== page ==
work = unshared list of objects that need updating
while work is not empty:
    found = false
    for each obj in work:
        try locking obj
        if successful:
            remove obj from work
            found = true
            obj.update()
            unlock obj
    if !found:
        // Everything is locked, so we have to wait
        obj = randomly pick an object from work
        remove obj from work
        lock obj
        obj.update()
        unlock obj

An updating thread will only block if it finds that all objects it needs to use are locked. Then it must wait on something, so it just picks one and locks it. Ideally, it would pick the object that will be unlocked earliest, but there's no simple way of telling that.

Also, it's conceivable that an object might become free while the updater is in the try loop and so the updater would skip it. But if the amount of work you're doing is large enough, relative to the cost of iterating through that loop, the false conflict should be rare, and it would only matter in cases of extremely high contention.

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I don't know any "standard" way of doing this, sorry. So this below is just a ThreadGroup, abstracted by a Swarm-class, that »hacks» at a job list until all are done, round-robin style, and makes sure that as many threads as possible are used. I don't know how to do this without a job list.

Disclaimer: I'm very new to D, and concurrency programming, so the code is rather amateurish. I saw this more as a fun exercise. (I'm too dealing with some concurrency stuff.) I also understand that this isn't quite what you're looking for. If anyone has any pointers I'd love to hear them!

import  core.thread,
        core.sync.mutex,
        std.c.stdio,
        std.stdio;

class Swarm{
    ThreadGroup group;
    Mutex mutex;
    auto numThreads = 1;
    void delegate ()[int] jobs;
    this(void delegate()[int] aJobs, int aNumThreads){
        jobs = aJobs;
        numThreads = aNumThreads;
        group = new ThreadGroup;
        mutex = new Mutex();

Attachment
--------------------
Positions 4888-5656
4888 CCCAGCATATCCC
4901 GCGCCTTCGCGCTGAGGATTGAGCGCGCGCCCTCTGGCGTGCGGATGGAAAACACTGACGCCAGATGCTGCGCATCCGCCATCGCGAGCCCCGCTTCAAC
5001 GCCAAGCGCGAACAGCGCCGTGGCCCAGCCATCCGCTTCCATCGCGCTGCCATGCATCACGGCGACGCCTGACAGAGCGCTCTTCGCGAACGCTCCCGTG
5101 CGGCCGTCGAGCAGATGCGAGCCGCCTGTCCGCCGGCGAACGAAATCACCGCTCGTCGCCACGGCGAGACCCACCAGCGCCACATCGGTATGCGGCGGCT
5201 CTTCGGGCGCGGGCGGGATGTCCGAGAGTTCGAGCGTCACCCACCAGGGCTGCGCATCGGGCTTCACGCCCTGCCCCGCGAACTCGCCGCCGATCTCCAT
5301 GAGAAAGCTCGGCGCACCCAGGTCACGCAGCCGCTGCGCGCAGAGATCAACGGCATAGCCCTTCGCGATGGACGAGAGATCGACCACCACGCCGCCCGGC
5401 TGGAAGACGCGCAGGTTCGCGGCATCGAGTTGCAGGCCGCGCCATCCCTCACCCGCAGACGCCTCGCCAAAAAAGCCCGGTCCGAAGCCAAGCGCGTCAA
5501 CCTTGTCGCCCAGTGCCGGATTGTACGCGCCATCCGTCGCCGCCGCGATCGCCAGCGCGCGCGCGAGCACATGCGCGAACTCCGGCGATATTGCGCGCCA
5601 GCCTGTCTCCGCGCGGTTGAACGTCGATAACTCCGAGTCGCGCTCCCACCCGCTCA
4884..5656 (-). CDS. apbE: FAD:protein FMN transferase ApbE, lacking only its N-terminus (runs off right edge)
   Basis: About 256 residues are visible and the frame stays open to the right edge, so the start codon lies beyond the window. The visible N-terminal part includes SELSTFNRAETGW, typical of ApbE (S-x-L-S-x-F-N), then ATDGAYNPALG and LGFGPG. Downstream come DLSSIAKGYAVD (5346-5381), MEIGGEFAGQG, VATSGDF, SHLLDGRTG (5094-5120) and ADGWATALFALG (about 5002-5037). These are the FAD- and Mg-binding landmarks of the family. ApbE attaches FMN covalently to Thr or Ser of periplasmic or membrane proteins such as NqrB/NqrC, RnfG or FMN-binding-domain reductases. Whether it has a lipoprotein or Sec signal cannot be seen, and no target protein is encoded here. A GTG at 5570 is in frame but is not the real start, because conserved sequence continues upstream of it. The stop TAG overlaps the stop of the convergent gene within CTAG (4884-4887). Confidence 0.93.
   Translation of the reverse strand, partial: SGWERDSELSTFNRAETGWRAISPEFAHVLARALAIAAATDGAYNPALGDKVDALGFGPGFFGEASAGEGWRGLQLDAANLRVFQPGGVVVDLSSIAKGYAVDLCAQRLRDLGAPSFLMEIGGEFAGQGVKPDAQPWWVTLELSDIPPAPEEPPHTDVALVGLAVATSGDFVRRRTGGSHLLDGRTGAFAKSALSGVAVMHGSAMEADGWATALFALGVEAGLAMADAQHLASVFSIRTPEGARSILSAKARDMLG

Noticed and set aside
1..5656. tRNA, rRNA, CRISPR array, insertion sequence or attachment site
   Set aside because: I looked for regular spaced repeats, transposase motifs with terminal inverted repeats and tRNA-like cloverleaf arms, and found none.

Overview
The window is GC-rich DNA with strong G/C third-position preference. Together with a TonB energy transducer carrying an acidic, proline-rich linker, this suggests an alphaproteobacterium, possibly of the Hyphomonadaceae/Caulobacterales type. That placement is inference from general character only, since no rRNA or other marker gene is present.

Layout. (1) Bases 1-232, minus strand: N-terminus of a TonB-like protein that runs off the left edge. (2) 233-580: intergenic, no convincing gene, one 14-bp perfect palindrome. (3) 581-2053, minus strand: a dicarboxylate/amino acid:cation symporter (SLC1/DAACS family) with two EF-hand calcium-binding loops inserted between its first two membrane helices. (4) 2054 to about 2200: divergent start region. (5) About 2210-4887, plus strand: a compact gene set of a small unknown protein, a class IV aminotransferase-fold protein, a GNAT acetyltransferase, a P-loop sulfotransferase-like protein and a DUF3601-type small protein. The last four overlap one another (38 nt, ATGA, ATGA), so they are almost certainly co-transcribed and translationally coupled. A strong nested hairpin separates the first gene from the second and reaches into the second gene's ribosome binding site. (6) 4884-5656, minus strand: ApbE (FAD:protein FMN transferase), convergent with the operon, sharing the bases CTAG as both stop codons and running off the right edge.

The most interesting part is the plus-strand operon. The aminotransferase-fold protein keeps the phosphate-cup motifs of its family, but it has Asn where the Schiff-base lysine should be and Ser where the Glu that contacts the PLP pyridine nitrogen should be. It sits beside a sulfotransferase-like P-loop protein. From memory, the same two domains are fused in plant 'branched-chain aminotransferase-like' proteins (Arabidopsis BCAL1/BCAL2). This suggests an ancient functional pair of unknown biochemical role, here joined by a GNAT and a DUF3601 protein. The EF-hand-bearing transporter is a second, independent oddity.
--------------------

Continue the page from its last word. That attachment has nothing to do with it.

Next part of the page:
}
    void runBlocking(){
        run();
        group.joinAll();
    }
    void run(){
        foreach(c;0..numThreads)
            group.create( &swarmJobs );
    }
    void swarmJobs(){
        void delegate () myJob;
        do{
            myJob = null;
            synchronized(mutex){
                if(jobs.length > 0)
                    foreach(i,job;jobs){
                        myJob = job;
                        jobs.remove(i);
                        break;
                    }
            }
            if(myJob)
                myJob();
        }while(myJob)
    }
}
class Jobs{
    void job1(){
        foreach(c;0..1000){
            foreach(j;0..2_000_000){}
            writef("1");
            fflush(core.stdc.stdio.stdout);
        }
    }
    void job2(){
        foreach(c;0..1000){
            foreach(j;0..1_000_000){}
            writef("2");
            fflush(core.stdc.stdio.stdout);
        }
    }
}
void main(){
    auto jobs = new Jobs();
    void delegate ()[int] jobsList = 
         [1:&jobs.job1,2:&jobs.job2,3:&jobs.job1,4:&jobs.job2];
    int numThreads = 2;
    auto swarm = new Swarm(jobsList,numThreads);
    swarm.runBlocking();
    writefln("end");
}
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There's no standard solution but rather a class of standard solutions depending on your needs.

http://en.wikipedia.org/wiki/Scheduling_algorithm